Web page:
New game in town


Some people’s feelings are easily bruised. These people are labeled “snowflakes.” Figuring out why is an exercise left to the viewer.

4h4 hours ago

4h4 hours ago

“Fake news media?” Would the President like to rethink that? Reality is worse by the day, if not the hour:

President Trump is encouraging his 24 million Twitter followers to ignore accurate polls.

On Monday he tweeted — inaccurately — that “Any negative polls are fake news, just like the CNN, ABC, NBC polls in the election.”

Professional polling is scientific, not political, in nature. Polls by TV networks during the election were not “fake news.” In fact, most national polls were not far off the mark. The polls correctly showed Hillary Clinton winning the popular vote by a relatively small margin.

But that’s about the past. Trump’s tweet said more about the future. He was taking his long-standing poll denialism to its illogical conclusion, inviting his supporters to dismiss unpleasant data.

This morning on CNN Brian Stelter, the network’s political editor, interviewed retiring chief political columnist for Politico, Roger Simon. Simon’s comments are worth noting. From the CNN video:

Simon: It [journalism] needs to defend the truth, as it should have been doing from the beginning, which is every day. We’re not here to give politicians a break. We’re here to review and comment upon, when need be, the actions of politicians. You know, give Trump a free ride, and he will take that ride all the way to re-election and beyond. Here is a man who has never done a day of public service, whose first actions were to insult Mexicans, to insult Muslims, to insult Jews, and on and on. And are we supposed to pretend this is an ordinary president, and the times are ordinary? They’re not.

Stelter interrupted to ask whether it was journalists’ responsibility to stop Trump. Simon responded by saying journalists shouldn’t do anything like hit Trump over the head with a bottle. Journalists need to do what some are doing now. They should “check for the truth, dividing truth from fiction.” They should point out how ridiculous some of his statements are, actually how nearly all of his statements are. He likened Trump’s personality to that of a “big baby.”

Asked whether he thought coverage on President Trump is currently not tough enough, Simon noted “It’s getting there.” He cites coverage burn-out (my wording). Journalists and the public may be getting bored with the whole affair. How long is the story going to last?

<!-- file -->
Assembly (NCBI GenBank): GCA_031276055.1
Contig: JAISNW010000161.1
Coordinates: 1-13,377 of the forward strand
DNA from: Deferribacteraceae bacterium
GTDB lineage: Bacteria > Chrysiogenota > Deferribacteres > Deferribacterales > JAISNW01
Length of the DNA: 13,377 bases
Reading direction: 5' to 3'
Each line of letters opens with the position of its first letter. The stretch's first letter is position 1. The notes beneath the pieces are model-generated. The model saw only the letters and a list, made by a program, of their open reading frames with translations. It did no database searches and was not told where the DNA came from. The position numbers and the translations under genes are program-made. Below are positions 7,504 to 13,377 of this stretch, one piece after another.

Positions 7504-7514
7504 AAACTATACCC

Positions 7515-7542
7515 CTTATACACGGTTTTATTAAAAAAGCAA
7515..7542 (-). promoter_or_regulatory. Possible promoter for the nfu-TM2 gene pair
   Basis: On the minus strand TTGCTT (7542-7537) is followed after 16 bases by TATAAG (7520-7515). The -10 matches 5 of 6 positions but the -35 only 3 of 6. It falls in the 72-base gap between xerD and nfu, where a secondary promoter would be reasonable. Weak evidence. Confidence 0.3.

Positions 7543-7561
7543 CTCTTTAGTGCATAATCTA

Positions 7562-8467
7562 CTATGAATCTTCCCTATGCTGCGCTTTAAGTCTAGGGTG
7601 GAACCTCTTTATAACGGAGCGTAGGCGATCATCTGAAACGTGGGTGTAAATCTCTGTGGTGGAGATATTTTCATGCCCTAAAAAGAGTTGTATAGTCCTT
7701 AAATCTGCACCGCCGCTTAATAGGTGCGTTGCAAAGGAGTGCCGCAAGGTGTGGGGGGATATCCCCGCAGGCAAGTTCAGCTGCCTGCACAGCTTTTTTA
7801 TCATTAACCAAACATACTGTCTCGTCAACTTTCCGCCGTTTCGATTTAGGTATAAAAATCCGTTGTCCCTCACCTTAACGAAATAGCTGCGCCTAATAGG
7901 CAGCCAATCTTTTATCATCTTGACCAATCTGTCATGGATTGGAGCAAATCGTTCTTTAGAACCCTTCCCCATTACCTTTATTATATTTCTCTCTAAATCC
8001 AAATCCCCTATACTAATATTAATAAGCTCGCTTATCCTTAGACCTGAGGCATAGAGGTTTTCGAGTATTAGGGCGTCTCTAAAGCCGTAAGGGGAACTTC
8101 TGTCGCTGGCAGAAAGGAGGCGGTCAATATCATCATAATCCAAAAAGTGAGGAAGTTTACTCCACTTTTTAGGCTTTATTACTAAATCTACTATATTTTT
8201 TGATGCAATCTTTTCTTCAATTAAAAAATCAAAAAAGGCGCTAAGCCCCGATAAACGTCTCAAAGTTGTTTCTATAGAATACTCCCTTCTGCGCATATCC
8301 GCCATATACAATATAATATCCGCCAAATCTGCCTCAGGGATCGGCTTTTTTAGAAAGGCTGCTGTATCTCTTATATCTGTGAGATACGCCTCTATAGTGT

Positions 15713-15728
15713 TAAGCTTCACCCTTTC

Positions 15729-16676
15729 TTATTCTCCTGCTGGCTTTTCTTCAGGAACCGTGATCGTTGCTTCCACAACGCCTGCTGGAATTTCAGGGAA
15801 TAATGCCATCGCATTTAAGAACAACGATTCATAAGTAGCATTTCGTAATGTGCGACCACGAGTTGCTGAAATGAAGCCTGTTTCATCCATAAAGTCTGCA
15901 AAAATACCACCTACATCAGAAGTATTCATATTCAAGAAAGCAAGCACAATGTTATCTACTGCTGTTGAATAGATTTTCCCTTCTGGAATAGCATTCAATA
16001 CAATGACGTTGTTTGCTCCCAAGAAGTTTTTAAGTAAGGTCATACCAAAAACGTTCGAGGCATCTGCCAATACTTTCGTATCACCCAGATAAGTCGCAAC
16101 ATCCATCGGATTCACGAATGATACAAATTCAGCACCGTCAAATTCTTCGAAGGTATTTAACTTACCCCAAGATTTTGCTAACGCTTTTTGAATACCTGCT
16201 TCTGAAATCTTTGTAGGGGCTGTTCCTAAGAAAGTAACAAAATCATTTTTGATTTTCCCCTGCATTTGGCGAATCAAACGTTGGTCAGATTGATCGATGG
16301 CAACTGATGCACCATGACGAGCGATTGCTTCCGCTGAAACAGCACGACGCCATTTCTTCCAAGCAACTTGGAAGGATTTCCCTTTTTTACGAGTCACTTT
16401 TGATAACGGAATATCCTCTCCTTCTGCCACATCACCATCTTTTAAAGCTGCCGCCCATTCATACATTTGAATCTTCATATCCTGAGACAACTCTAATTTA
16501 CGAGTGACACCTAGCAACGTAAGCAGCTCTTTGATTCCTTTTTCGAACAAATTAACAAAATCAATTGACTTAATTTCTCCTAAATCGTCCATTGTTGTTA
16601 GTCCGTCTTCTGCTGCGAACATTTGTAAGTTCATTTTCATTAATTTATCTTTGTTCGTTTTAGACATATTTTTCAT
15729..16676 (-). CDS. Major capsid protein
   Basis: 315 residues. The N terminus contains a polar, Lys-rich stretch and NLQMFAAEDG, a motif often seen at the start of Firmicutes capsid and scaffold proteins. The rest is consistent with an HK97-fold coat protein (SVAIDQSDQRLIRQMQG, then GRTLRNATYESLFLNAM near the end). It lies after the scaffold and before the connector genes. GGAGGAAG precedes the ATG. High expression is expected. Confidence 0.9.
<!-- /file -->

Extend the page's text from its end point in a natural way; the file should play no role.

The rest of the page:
Trump fans will possibly—likely—view this as just another case of liberal media bias. My conservative friends, dwindling in number, tell me they rely on Fox News and Breitbart for their information. Here’s the conundrum. Mainstream media say Trump is lying. Trump calls mainstream media liars. If Trump is telling the truth, then the mainstream media are lying, and Trump is not lying. On the other hand, if Trump is lying, then the mainstream media are telling the truth, and Trump is lying. See how that goes?

The way to tell who is lying and who is telling the truth is to check the facts. The facts include previous statements by now President Trump that:

  • Barack Obama is not likely an American citizen.
  • Global warming (AGW) is a hoax perpetrated by the Chinese.
  • President Obama agreed to accept thousands of refugees from Australia.
  • Trump’s inauguration crowd was the largest on record.

And on and on. These are statements by President Trump that can be independently verified by anybody who will take the time to do so. In the meantime, the polls on Trump are hard and cruel. From the CNN video:



The President’s reaction to these cruel facts fits the canonical snowflake profile. Here is a leader of the country who melts at room temperature.

Keep reading. And may Jesus have mercy on our souls.


One thought on “Snowflake-in-Chief

  1. Pingback: Snowflake-in-Chief | Skeptical Analysis

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